Could this be what’s going on with you? Be kind to yourself – don’t force an answer to arise before you are ready. But if you’re curious what else might be out there, you already have access to many simple ways to look into your heart, to figure out where your edge might lie, and develop a plan to get there.

Journaling is a time-tested way to explore your thoughts, to get them out on paper or on screen, and sift through them for repeated patterns and emerging themes. Of course, it typically takes at least a few weeks to develop enough material to be able to extract an overall arc and theme to your writing. Your writing can create signposts that lead the way toward your edge. Be patient and develop a regular habit, and the clarity of mind that journaling will provide you will prove to be well worth the investment of time.

A fun way to go looking for your edge is suggested by Julia Cameron in The Artist’s Way. She recommends going into a bookstore and looking for the section and the books that draw you to them the most. Not the books that you feel you “ought” to read for school or work or self-improvement, or the ones that you think will impress others, but the ones that speak to you in a quiet, insistent voice, demanding to be noticed and read, if you would only take the time to pay attention. Browsing for books this way is almost always going to take you in an interesting direction.

You don’t need to perform the search for your edge alone – in fact, the help of others can be essential in reflecting back to you the “obvious” things that you can’t see because you’re trapped inside your own head. Talk to close friends, either one-on-one, or in small groups, and ask them for insight and guidance based on their honest impression of you and the path you are on. In their view, are you following the life path you are truly meant to be on? What do they think you are most passionate about? What do they think your greatest gift to the world might be?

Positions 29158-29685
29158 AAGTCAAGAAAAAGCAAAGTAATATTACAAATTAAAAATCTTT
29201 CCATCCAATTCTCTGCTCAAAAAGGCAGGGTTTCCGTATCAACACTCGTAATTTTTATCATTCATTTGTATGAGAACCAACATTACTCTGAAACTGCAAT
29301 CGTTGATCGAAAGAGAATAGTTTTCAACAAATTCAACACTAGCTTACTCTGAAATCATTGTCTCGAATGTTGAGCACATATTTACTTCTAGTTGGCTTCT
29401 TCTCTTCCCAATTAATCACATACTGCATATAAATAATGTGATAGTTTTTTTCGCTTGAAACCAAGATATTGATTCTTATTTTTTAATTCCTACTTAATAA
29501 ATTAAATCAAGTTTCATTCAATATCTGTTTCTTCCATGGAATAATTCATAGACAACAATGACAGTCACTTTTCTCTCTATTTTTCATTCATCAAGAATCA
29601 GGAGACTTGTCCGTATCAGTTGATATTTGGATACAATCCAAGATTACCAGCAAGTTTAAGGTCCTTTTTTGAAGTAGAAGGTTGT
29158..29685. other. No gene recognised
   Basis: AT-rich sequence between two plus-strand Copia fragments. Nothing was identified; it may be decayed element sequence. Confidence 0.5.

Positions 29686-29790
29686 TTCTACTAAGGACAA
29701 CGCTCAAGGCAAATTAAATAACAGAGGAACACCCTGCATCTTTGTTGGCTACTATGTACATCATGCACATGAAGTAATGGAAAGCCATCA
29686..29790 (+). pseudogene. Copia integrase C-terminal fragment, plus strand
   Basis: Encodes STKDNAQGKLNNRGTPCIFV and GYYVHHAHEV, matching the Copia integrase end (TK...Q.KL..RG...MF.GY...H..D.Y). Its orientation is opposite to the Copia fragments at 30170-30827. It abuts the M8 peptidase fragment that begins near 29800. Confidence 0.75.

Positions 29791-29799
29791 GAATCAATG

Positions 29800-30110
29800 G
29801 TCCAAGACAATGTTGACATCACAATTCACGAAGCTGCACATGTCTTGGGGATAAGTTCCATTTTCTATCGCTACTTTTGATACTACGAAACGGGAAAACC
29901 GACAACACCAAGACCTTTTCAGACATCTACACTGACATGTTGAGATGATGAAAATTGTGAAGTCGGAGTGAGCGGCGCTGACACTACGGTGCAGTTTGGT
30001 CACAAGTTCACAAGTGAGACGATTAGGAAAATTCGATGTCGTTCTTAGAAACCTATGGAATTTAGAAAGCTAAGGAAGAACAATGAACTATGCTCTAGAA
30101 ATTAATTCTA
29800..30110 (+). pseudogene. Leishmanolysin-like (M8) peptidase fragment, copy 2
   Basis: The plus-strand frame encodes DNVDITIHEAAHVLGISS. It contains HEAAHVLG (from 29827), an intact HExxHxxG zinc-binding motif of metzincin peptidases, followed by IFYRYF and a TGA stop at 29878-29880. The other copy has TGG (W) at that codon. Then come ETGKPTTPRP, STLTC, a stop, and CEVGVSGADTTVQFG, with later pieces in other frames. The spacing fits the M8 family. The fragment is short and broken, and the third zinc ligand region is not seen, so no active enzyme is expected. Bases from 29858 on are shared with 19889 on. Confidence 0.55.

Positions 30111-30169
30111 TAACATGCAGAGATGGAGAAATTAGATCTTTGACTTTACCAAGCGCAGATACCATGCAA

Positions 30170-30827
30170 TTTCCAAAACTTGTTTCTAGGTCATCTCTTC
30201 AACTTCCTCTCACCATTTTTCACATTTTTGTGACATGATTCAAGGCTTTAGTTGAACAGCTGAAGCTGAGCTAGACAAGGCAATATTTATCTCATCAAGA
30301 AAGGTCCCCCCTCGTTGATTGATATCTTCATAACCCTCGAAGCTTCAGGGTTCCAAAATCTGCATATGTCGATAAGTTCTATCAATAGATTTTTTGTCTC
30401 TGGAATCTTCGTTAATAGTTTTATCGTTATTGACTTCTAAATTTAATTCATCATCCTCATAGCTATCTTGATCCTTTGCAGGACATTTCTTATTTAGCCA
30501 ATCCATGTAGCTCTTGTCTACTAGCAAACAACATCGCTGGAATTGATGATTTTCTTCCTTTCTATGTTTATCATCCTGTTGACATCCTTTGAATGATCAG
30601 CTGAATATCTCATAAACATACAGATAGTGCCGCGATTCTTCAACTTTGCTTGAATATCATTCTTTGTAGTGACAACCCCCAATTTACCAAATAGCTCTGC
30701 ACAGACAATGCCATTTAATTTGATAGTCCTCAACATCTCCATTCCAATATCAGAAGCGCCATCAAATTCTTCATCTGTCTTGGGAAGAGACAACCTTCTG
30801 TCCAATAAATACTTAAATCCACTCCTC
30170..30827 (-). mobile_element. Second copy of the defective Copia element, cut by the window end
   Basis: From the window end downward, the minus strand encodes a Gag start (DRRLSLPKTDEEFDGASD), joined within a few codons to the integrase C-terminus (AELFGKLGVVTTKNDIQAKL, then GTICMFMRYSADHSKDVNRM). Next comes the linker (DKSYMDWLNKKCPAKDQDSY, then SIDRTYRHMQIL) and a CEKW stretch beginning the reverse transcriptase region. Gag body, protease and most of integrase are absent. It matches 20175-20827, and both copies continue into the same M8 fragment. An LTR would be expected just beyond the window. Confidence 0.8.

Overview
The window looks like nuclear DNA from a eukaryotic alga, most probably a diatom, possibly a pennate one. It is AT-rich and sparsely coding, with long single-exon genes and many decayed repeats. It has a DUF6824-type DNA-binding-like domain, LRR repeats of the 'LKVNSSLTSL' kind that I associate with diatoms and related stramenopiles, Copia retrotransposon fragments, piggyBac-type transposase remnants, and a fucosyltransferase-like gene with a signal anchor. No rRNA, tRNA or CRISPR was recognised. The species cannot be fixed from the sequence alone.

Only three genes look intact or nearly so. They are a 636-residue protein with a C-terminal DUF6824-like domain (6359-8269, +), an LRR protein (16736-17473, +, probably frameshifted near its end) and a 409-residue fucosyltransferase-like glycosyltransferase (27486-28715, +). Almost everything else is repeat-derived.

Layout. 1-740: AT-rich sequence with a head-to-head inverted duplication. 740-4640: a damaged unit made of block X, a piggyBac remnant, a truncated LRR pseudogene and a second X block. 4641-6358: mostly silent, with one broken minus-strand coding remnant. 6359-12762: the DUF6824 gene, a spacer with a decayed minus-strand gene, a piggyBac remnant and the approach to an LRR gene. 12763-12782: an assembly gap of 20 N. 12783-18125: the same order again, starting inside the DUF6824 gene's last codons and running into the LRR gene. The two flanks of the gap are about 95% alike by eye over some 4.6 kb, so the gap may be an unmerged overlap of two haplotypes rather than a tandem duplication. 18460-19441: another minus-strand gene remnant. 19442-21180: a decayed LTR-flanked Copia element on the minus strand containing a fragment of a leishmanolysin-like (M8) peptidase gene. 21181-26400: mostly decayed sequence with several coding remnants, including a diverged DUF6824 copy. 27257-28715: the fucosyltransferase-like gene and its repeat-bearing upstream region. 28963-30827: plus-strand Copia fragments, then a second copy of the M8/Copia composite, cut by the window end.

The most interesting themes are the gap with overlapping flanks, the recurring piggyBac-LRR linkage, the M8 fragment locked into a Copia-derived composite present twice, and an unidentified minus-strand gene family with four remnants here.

The counsel of others, while invaluable, can only take you so far. Ultimately, the search for your edge must be performed alone, within your own heart and mind. In some respects, it is the most important goal you will ever answer, since it centers on the construction of your purpose for living, the expression and contribution to the world of your unique gift.

It’s not all as serious as it may sound, though – it’s a search that can be performed with great excitement and joy. After all, what could be more fun than tracking down your life purpose – your edge – and figuring out the best way to contribute your gift to the world? It’s a wonderful opportunity – enjoy it for the adventure that it is!

[1] Also see: What Should I Do With My Life?, Po Bronson http://www.fastcompany.com/node/45909/print. If you can’t guess what “The Inevitable Cocktail Party Question” is, check out “Where does your identity come from?”. 😉


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{ 4 comments… read them below or add one }

Abby February 19, 2010 at 11:49

And because that’s how I process all information … I immediately relate this post to yoga. 🙂

Joel Kramer coined the phrase “playing your edge” as it relates to a personal yoga practice back in the 1970s (http://www.joeldiana.com/about_us.html). I hear yoga teachers say that all the time when coming into a challenging pose like half pigeon, warrior II or headstand. When taught it class, it means come into the pose until you find that edge, that moment where it is almost unsustainable. Then, with a deep breath, back off just a smidge. For the duration of the hold, using the deep, meditative breathing to test your limits. Love using this concept with my own yoga students and in my own practice — it’s unbelievable how strong, emotionally and physically, we really are when we choose to test our limits.


Jack February 19, 2010 at 12:23

It’s not a real stretch to connect this idea to yoga. In many classes I’ve heard my teachers bring up the idea of “finding / exploring / playing with your edge”.

Meanwhile, David Deida, in The Way of The Superior Man (source of the quote above), interprets this concept in a whole-life way with most of the emphasis on work, spirituality, and sexuality. But the (limited) yoga texts that I have read suggest that in some sense all of life is a yoga practice of one form or another… so it’s really all connected 🙂


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Willis Sao February 21, 2016 at 06:32